Fighting is heating up in Sri Lanka as the government wages what the U.N. says may be a “final confrontation” with the rebel Liberation Tigers of Tamil Eelam (LTTE), who are now cornered in a small piece of coastal territory — along with 100,000 civilians.
The Tamil Tigers have long fought for an independent state for Sri Lanka’s Tamil ethnic minority.
Maura R. O’Connor of the Pulitzer Center on Crisis Reporting writes that regardless of the outcome of the battle with the Tigers, peace may not be in Sri Lanka’s future. She explains the tensions between Sri Lanka’s various paramilitary groups and the impact of military operations in the north.
Sri Lanka: Paramilitary Politics
Driving through the narrow streets of towns in the east it begins to seem like every concrete surface, telephone pole, or fence is plastered with political posters or covered in spray painted acronyms: “TMVP,” “SLFP,” “UNP,” “SLMC,” “TURLF,” “EROS,” “UPFA,” “TDNA,” “TELO.”
To an outsider, some of the graffiti is just cryptic code. No one except a local who lived through last May’s volatile elections would know that the image of an apple followed by an “X” is the faded remnant of a political alliance between the Ealam People’s Revolutionary Liberation Front (EPRLF), Ealam People’s Democratic Party (EPDP), and the People’s Liberation Organization for Tamil Ealam (PLOTE).
These last three political parties have also acted as paramilitary forces in the north and east of the country for decades.
PLOTE, for instance, split with the LTTE in the early 1980s and aligned itself with government security forces who gave them weapons, and helped to run counter-insurgency operations by identifying and targeting LTTE members and sympathizers within the Tamil community. By many accounts, their practices were horrendous, especially in the northern town of Vavuniya. Throughout the 1990s and until a few years ago, they were accused of running torture camps, committing abductions, and conscripting children, much like the LTTE forces they claimed to be an alternative to.[…]
Today, PLOTE has about 1,500 permanent cadres in the north and east. But the group fervently denies being a government paramilitary organization and instead argues that it is a pro-democratic, independent political party, which, as reported in Sri Lanka’s government owned newspaper The Daily News, “entered mainstream politics over two decades ago and are presently involved in helping people overcome problems through accepted democratic norms.” […]
I went to a PLOTE office a few days ago to meet with a member of their political wing. The only guns to be seen were those held by two government army soldiers who reclined in chairs within the perimeter of the compound. But inside, the group’s violent history was on display in the form of walls covered by dozens of photographs of slain PLOTE leaders. Garlands of marigolds were carefully strung across some of the photographs and electric “candles” attached to the walls burned in silent memorial. Most of the men in the pictures had been killed by LTTE bombs or assassins bullets.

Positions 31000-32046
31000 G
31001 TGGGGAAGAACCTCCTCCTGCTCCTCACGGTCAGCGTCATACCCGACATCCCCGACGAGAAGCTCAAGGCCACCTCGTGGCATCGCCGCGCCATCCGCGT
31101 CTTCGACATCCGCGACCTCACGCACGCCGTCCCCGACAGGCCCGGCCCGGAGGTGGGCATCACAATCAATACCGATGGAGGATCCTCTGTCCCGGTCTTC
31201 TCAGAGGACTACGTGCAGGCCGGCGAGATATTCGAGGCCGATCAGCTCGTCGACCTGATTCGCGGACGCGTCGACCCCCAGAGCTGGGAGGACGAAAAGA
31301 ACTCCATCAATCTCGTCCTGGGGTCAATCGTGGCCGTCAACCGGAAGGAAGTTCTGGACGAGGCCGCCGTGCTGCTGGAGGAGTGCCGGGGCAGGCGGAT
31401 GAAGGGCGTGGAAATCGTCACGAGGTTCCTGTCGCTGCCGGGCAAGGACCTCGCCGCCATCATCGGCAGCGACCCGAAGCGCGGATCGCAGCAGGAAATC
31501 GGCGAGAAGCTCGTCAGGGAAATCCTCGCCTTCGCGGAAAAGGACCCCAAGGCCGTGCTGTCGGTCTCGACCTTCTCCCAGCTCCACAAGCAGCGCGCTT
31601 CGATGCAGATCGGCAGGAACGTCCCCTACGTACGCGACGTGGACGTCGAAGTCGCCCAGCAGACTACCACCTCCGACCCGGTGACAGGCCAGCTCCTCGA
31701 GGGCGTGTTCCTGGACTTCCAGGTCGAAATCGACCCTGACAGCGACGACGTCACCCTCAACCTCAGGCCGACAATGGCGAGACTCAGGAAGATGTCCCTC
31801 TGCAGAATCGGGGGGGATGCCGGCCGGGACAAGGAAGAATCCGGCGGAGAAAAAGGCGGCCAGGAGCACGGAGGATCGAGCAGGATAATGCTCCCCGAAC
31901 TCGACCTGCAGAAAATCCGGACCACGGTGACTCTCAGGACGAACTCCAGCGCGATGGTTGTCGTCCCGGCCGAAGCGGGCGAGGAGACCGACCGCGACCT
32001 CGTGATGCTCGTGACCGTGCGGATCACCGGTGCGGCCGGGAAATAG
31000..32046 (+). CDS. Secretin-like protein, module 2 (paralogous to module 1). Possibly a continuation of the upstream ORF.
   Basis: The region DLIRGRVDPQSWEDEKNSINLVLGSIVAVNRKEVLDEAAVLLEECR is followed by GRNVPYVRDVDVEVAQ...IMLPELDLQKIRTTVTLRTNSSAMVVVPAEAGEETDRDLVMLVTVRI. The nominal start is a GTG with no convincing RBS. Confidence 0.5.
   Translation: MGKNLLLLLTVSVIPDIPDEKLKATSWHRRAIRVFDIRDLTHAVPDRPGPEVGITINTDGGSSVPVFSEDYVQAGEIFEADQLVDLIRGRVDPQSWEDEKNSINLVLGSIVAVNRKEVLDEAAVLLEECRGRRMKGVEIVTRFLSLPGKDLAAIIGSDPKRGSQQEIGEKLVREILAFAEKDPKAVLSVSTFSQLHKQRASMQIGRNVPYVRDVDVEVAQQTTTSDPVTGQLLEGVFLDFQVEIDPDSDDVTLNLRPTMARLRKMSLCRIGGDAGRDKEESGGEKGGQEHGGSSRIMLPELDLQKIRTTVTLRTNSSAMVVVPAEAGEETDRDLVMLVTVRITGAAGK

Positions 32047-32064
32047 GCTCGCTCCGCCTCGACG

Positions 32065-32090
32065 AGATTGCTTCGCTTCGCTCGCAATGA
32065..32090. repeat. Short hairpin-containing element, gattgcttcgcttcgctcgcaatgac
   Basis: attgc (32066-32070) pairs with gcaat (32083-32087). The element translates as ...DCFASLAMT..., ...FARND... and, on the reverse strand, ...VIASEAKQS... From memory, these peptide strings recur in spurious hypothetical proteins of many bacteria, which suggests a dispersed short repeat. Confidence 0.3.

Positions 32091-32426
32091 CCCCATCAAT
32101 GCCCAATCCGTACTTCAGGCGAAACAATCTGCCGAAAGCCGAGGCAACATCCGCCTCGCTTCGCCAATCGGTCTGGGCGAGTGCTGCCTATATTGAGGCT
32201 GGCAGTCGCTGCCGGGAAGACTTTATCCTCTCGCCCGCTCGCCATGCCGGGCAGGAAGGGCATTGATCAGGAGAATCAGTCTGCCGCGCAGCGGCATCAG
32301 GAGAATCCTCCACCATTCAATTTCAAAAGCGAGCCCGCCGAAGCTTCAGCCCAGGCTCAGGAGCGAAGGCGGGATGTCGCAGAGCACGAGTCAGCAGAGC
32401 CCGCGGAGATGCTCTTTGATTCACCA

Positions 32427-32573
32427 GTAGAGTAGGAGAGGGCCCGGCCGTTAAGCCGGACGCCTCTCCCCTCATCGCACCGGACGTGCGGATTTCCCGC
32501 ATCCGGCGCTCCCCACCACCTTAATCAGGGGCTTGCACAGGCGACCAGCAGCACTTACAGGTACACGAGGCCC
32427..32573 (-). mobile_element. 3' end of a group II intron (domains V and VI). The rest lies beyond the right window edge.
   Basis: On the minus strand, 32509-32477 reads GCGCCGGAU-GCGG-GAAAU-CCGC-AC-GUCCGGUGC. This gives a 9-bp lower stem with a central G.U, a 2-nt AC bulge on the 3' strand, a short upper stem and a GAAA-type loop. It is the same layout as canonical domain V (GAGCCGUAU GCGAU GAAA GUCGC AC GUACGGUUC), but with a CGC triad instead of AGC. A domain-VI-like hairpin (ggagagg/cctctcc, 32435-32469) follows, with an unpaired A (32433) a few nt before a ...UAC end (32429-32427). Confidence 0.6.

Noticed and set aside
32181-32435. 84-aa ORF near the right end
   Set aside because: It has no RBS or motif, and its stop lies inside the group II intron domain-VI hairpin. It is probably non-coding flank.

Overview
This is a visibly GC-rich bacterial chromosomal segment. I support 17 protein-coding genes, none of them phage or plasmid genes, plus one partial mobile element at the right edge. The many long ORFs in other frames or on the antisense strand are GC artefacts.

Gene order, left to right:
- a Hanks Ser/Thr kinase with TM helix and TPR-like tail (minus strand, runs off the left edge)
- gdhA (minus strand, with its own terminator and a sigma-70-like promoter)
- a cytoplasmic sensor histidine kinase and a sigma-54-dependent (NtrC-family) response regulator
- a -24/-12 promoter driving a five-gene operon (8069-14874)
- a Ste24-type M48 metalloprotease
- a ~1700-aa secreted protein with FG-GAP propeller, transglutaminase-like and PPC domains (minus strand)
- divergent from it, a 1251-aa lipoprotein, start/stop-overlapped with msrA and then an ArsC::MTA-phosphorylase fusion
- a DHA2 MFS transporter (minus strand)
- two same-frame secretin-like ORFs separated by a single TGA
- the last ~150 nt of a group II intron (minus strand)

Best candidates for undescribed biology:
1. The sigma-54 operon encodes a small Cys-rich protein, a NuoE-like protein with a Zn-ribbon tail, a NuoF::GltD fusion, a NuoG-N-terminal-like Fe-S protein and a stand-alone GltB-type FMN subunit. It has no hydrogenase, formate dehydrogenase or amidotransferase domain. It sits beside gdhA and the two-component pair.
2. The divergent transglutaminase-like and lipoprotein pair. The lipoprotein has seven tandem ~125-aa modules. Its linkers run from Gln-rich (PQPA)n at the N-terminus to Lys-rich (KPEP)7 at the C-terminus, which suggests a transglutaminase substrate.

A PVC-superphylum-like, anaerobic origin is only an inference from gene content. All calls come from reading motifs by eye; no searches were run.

My conversation with the PLOTE member took on an unexpected turn within minutes. I had fully prepared myself to listen to extensive hyperbole about the political aims of the group, the many ways in which they were benefiting the community, and future plans to win the hearts and minds of the people in alliance with the Sri Lankan government. Instead, he laid out a picture of the current situation in the east that was so despairing I left an hour and a half later with an unshakeable sense of gloom.
He began by saying that things are “almost worse than they were before” when the LTTE controlled the east. Today, he said, there is a feeling of absolute censorship and fear among political leaders and community members and even local police who are terrified of crossing Eastern Province Chief Minister Pillayan’s forces or his rival Vinayagamoorthy Muralitharan (alias: Karuna). Both Pillayan and Karuna were former LTTE members but split from the group in 2004 to create the government backed party called the TMVP.
“If we want to even travel somewhere, than the TMVP cadres will ask us, ‘Why are you coming here?’” he said. “We will have the police with us and they ask the police also! ‘Why are you coming here?’ A lot of people are missing, it’s still happening. Last week, a six-year-old child was kidnapped and murdered… Everyone knows it was TMVP. But those accused in the case were killed right away. These people were killed because if they are alive, a lot of people will be implicated if the inquiry went anywhere. This is the example of what is happening.”
Did he think that Pillayan had genuinely given up his arms, as reported in the newspapers last month? “Officially, they say they have handed some weapons,” he said. “But if you go to a camp anywhere, still they have weapons. There are all sorts of things going on. We cannot express ourselves openly because there is no security.”
He went on to describe the widespread helplessness the community in the east is experiencing as they hear about thousands of fellow Tamils being killed from the current military operations in the north. “Our people are all tired, they are fed up,” he said. “They need a peaceful life. Ok, you have to defeat terrorists. We accept that. We will help to defeat the LTTE. But people who are suffering wounds, people who are in camps in Vavuniya, we have to help them too. These people lived under LTTE because they didn’t have any choice, if they didn’t they wouldn’t have survived.”
To read more, see the original post.
The views expressed by contributing bloggers do not reflect the views of Worldfocus or its partners.